Have you ever been out in your yard working in the garden, or playing with the kids and suddenly a huge black wasp with a few yellow rings on its abdomen appears and begins to buzz (or shall we say rumble) uncomfortably close? Chances are, this oversized insect is non-other than the Cicada Killer Wasp. If your yard is level, well drained, and is fairly close to some tall deciduous trees, you may have qualified yourself for the presence of this fascinating creature.
The good news is, despite their daunting name, these wasps are generally gentle giants when it comes to their interaction with humans; in fact, the males (seen predominantly in July) are somewhat territorial, but physically not in a position to sting, since that particular appendage is used for mating. If you notice them invading your personal space, it’s very likely that you’re in close proximity to their breeding ground.
In late July/early August, the females appear and begin looking for a mate. Although females are quite capable of inflicting a painful sting, it is not very high on their list of priorities, and they usually only do so in cases of self-defense, or if they are accidentally being crushed (by a foot, for instance). They are not protective of their nests like other species of wasps and hornets are, so they don’t mind if you get close.
If you see one of these wasps digging a hole in your lawn, it’s most likely a female preparing a den for her egg. While some wasps simply insert their ovipositor (egg laying tube/stinger) into a selected surface to lay eggs, cicada killer wasps must make extra room in the form of a den, for… you guessed it, a victimized cicada!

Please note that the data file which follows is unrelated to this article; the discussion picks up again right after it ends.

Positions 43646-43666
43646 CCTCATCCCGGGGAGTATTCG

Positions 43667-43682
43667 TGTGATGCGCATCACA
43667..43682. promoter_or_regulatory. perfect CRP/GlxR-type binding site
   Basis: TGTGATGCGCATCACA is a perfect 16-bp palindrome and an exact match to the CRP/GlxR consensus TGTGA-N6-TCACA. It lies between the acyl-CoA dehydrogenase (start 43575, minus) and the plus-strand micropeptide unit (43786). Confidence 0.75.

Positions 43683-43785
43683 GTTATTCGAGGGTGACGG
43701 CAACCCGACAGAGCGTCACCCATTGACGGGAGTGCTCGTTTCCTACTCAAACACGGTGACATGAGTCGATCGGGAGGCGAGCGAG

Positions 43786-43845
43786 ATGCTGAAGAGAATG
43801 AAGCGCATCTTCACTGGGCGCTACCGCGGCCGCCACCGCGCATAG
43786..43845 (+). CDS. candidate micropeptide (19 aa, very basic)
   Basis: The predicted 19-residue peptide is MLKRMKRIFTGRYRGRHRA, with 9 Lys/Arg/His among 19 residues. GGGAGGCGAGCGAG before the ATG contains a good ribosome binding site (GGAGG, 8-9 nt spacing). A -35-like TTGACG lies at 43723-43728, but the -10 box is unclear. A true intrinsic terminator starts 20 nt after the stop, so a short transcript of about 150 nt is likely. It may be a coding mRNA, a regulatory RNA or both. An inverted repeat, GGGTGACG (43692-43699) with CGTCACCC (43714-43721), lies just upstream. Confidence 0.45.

After preparing a suitable den, the female cicada killer wasp buzzes way up into a nearby tree in search of a noisy cicada. Once she finds one, she inflicts it with a fierce sting which causes instant paralysis. Then the wasp drags the cicada to the edge of a high branch, holds on tightly, and jumps; gliding down to the ground, and landing as close as possible to the newly formed den. They often have to drag the body of the cicada part of the distance on the ground, depending on how well they aimed.
After the paralyzed cicada is tucked into the den, the female wasp is ready to lay her egg on it; she lays a single egg behind one of the cicada’s second wings. Because it was paralyzed and not killed, the cicada’s body remains fresh and dormant, ready to be eaten by the wasp larva that is going to hatch. The larva takes all the nourishment it needs from the cicada’s body and then wraps itself in a cocoon, waiting through the winter for its rebirth as an adult wasp. The cicada now dies.
If you are experiencing an infestation of cicada killer wasps in your yard, it doesn’t matter if they are friendly or not; when they are present, it always increases the risk of being stung, especially if you have young children, or conduct a lot of activities in the area.
Cicada killer wasps are a unique challenge to control and eradicate because of their method of reproduction; while some other types of wasps have a single nest with many young in it, these big buzzers place their eggs in single suites all over your yard; but there are ways to deal with them. Miller Pest and Termite has spent the last 16 years discovering the best methods for pest control in the Des Moines area. If you are having trouble keeping wasps out of your yard, give us a call and we’ll be happy to help you out.